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Monday, September 5, 2016

Lessons From Rio, as Live Events Make the Leap to Streaming

Sapna Maheshwari from the New York Times writes about watching behaviors in the 2016 Olympic Games and the future of live streaming


In this era of cord-cutting and streaming services, there has remained one constant for television networks and advertisers looking to draw a crowd: live events.
Millions of Americans have continued to flock to their TVs during prime-time hours to catch extravaganzas like the Olympic Games, the Super Bowl or the Academy Awards as they happen. But even live events are now finding their way onto streaming platforms, and marketers are wondering how they can be sure to reach those viewers, too.
“What you’re seeing is a shift in how people engage with content that they still care passionately about,” said Simon Wardle, chief strategy officer of Octagon, the sports marketing unit of the Interpublic Group. “It’s indicative of this world of choice in which consumers live, which is fantastic if you’re a fan but is a little challenging if you are an advertiser or a brand trying to engage those fans.”
The change came into stark relief this month during the
Summer Olympics in Rio de Janeiro. Thirteen days in, NBC's average prime-time audience of 26.7 million viewers was incredibly high — more than triple the combined number of people watching ABC, CBS and Fox at that time. But it fell short of the network’s hopes. Some of that slip could be attributed to viewers dispersing to NBC’s live streams online or to its cable channels like MSNBC and Bravo, which were also showing the Olympics. (Also surely a factor: Some marquee events were shown on tape delay in prime time, meaning many fans already knew the outcome and may have been less inclined to watch.)
The network said live streaming accounted for 225,000 to 500,000 viewers a night. About 75 percent of the $1.2 billion in advertising NBC sold before the Rio Games was targeted at prime time, while almost 10 percent went to streaming.
Live streaming, whether through a web browser or the NBC Sports app, requires a cable subscription, and an ad plays before every stream. Only advertisers who bought television ads could buy digital ads, either video or display, and fewer brands were present there. The number of commercial breaks viewers of NBC’s live streams experienced was similar to those on television, but different ads were shown on the live feeds of a wide variety of sports, like badminton and archery. Brands could choose to show either 15- or 30-second spots.
“Media buying is going towards not only wanting those traditional media spots, but integrating them with digital, especially when you have live-streaming,” Mr. Wardle said. “Having a presence on those platforms for brands in my mind is essential, because it’s disproportionately likely to be watched by these 18-to-34-year-olds, the elusive teen and young adult audience.”
Citigroup, a sponsor of the United States Olympic team since 2011, has been working to adjust to the rapidly shifting landscape.
While television remained its top priority this year, it spent 25 percent more on digital ads for the Rio Olympics than for the London Games four years ago. In 2012, its online efforts focused on banner ads, while this year it created “snackable bites” of video to run on the web, according to Tina Davis, Citigroup’s managing director of sponsorships and marketing. That refers to shorter videos — perhaps 15 seconds long, as opposed to 30- or 60-second commercials — that may be more easily digested on a live stream.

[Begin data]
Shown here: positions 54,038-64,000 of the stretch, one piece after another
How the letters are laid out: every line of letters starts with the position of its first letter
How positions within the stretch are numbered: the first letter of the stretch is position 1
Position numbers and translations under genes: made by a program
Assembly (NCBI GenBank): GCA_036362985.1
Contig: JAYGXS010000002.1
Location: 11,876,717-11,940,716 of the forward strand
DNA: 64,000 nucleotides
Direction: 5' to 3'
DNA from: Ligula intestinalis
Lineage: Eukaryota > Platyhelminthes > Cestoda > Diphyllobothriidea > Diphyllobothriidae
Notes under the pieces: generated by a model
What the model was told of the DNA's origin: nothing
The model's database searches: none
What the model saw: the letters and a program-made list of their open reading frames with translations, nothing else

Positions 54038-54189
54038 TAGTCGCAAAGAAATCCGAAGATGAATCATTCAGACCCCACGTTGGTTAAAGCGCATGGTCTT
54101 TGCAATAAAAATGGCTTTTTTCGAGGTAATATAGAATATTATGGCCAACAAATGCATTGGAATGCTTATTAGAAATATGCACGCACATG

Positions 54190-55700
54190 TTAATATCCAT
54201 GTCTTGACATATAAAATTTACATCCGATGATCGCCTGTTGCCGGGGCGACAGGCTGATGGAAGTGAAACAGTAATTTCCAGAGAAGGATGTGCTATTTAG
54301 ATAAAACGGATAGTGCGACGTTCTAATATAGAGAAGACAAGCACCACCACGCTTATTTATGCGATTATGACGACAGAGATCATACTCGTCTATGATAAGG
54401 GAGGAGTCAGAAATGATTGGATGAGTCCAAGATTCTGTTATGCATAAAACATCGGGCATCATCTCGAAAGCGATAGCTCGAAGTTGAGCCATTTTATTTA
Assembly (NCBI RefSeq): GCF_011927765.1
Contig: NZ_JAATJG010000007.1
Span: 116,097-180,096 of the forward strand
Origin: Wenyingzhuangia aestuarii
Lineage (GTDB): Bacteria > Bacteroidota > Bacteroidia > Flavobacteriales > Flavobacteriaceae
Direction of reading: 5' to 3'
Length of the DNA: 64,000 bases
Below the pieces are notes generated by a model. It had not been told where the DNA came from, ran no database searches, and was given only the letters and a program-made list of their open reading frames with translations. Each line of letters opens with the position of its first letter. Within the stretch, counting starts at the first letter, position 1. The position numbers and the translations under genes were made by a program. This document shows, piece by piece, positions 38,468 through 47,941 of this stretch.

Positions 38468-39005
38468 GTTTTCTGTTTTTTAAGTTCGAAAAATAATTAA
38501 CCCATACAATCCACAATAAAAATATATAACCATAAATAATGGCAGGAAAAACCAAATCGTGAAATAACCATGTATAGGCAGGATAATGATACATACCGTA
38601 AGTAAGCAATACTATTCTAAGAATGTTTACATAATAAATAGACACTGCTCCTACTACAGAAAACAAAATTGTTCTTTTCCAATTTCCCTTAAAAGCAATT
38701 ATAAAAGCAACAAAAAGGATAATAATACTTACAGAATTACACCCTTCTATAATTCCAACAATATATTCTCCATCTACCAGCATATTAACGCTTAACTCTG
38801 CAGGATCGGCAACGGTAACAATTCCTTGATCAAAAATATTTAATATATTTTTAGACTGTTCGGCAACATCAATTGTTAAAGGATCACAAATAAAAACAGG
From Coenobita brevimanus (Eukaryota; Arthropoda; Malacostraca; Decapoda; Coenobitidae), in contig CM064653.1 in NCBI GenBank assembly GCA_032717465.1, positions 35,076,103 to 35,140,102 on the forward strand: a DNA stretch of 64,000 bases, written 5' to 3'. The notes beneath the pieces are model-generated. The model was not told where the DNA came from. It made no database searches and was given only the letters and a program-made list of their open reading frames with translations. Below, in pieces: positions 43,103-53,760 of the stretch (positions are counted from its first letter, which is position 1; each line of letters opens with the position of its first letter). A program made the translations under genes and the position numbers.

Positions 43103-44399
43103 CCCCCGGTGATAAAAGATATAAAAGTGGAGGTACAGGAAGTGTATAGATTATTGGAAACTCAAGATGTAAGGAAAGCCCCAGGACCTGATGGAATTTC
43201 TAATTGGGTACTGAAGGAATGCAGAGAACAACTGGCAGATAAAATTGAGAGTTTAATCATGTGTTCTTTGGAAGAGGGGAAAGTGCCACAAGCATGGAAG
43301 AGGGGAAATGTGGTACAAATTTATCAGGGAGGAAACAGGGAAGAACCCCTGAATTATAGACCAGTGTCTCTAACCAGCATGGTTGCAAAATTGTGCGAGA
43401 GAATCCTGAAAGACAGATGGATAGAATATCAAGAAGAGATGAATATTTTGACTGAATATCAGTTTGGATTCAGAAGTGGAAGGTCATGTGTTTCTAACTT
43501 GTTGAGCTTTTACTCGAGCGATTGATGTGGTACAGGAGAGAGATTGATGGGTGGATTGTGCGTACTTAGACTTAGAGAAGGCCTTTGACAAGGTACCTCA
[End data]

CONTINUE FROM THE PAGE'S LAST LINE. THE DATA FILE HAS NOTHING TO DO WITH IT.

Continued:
“I feel like live events will always generate a high viewership, and that if people tune in, digital is Option 2,” Ms. Davis said. Still, the company has created “a nice mix of television and digital content that allows us to take advantage of the shift in viewership from television to live streaming to viewing later after a performance,” she added.
Leading up to the Rio Games, NBC officials said they thought their prime-time audience would match or exceed the London Games in 2012, which drew an average overall viewership of 31 million people a night. Instead, the network had to offer free commercial time to advertisers through the end of the Rio Games to meet its ratings guarantees, an NBC spokesman said on Thursday.
As streaming becomes a bigger part of live events, questions loom around not just how to make ads that work on different platforms and devices, but also how to measure their effectiveness. For example, what is the value of a broadcast view versus a streamed view?
“You’ll see considerable analysis from NBC and sponsors and people like us trying to understand the true net impact between the two,” said Doug Rozen, chief digital and innovation officer at the agency OMD.
Dick’s Sporting Goods, a first-time advertiser at the Olympics, said it ran the same commercials on NBC’s live streams as it did on cable and broadcast. The retailer has been pleased with the television ratings and the jump in streaming, said Ryan Eckel, vice president for brand marketing at Dick’s.
“We’re trying to look at it as video, and not think about whether it comes through cable or internet or a linear broadcast,” Mr. Eckel said. “I know I’m just as likely to watch the Games on the app on my Apple TV as I am on the linear broadcast.”
He expects networks to eventually treat streaming and television views similarly for big live events, especially as more advertisers vie for digital space.
“Over time, I think broadcasters are not going to differentiate,” Mr. Eckel said. “In a year or two from now, or maybe even sooner, the networks are going to just deliver you a video view, and run commercials on both broadcast and streaming, which will be great as an advertiser.”
He added, “It needs to become simpler.”
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